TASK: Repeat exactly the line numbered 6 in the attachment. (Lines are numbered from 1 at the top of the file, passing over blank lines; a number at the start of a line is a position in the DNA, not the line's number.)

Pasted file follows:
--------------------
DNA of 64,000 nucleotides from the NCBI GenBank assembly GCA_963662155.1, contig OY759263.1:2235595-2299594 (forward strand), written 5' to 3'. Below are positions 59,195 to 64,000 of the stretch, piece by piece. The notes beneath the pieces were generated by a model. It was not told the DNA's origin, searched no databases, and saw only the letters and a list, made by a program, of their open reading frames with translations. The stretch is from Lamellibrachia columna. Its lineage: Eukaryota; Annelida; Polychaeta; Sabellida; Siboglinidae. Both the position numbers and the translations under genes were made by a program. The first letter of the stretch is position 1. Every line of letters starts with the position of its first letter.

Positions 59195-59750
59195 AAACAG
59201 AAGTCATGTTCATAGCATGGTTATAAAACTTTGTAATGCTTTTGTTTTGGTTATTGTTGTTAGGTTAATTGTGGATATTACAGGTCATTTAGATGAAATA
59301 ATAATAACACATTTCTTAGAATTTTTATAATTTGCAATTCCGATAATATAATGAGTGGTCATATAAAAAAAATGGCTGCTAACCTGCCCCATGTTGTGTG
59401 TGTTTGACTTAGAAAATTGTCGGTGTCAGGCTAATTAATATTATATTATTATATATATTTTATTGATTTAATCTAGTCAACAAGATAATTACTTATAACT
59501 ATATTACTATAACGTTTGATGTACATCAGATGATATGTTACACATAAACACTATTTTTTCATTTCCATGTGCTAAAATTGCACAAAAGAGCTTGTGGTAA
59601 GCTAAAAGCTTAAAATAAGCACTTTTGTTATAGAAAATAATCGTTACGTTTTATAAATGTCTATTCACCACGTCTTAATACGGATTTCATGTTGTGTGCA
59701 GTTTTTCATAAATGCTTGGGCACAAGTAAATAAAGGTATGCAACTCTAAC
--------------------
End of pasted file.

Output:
59401 TGTTTGACTTAGAAAATTGTCGGTGTCAGGCTAATTAATATTATATTATTATATATATTTTATTGATTTAATCTAGTCAACAAGATAATTACTTATAACT